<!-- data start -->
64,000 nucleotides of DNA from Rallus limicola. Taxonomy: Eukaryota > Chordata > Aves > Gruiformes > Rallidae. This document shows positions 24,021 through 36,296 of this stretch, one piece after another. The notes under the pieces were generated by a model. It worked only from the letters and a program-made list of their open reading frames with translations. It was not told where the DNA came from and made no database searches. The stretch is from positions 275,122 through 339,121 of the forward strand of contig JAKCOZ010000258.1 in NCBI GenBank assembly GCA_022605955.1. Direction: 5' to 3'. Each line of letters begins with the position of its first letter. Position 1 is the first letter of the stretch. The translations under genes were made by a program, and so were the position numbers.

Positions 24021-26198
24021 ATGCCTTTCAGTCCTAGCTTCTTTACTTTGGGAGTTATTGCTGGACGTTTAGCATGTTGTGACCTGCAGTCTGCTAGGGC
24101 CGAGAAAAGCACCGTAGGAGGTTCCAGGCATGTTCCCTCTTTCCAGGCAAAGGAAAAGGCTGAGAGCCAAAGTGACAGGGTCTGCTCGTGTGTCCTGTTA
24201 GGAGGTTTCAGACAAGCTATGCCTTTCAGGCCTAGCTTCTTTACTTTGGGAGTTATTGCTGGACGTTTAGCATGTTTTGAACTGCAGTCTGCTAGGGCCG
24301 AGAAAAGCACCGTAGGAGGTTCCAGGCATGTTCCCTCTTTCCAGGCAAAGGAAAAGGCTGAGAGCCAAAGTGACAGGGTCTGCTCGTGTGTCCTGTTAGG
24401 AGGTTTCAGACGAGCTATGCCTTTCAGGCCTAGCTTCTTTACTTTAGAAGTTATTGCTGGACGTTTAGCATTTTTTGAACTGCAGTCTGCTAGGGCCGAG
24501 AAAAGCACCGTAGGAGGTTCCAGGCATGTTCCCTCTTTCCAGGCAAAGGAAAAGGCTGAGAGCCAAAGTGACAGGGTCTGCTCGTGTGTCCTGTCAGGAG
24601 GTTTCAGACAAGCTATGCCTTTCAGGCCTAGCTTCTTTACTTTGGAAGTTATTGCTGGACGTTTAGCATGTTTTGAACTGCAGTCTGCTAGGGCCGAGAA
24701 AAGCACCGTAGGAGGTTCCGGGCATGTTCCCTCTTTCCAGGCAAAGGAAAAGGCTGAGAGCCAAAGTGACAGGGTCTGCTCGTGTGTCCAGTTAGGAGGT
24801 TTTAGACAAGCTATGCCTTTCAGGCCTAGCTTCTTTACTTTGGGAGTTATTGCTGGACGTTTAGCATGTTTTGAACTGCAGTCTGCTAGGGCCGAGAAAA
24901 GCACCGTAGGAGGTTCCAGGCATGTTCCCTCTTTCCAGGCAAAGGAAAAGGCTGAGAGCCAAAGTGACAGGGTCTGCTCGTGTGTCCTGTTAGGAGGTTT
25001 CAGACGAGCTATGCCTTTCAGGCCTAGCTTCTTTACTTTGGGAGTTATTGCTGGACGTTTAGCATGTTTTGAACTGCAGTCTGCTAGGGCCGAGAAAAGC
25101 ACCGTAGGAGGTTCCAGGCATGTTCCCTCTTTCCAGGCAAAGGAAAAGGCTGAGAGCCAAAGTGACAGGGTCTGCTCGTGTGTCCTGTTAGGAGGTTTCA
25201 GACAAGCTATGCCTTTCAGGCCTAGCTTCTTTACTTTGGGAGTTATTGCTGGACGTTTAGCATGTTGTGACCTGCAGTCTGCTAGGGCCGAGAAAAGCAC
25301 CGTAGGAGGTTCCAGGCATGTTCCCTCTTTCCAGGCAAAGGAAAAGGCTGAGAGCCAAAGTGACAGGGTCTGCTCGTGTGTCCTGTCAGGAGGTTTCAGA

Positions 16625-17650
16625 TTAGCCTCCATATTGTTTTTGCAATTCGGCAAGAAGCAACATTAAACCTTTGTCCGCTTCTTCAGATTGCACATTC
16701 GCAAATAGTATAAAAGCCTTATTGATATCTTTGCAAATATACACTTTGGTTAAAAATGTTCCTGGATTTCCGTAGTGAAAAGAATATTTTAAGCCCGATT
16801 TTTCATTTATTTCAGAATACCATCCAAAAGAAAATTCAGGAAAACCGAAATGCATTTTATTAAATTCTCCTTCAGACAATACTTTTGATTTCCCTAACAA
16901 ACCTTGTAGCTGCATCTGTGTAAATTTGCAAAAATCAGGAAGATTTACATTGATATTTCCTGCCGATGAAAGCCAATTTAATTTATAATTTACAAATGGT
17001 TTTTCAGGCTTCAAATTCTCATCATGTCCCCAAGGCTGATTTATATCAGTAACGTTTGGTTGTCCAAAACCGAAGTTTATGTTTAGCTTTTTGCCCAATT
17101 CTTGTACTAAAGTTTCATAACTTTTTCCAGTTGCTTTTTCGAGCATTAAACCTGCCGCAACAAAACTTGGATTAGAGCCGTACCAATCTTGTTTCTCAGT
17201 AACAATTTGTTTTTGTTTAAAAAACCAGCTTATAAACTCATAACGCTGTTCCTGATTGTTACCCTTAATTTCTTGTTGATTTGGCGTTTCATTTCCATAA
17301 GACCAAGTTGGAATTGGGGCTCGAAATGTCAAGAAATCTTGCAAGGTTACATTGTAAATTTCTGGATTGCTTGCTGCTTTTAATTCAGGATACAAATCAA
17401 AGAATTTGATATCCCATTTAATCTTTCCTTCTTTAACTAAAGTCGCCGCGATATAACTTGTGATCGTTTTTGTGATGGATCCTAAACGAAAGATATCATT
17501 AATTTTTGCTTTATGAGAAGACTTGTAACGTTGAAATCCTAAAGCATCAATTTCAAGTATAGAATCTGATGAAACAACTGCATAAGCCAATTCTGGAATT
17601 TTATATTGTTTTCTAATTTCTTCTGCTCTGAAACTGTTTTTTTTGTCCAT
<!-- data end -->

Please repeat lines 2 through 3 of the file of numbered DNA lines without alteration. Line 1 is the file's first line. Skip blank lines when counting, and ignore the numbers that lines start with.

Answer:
Positions 24021-26198
24021 ATGCCTTTCAGTCCTAGCTTCTTTACTTTGGGAGTTATTGCTGGACGTTTAGCATGTTGTGACCTGCAGTCTGCTAGGGC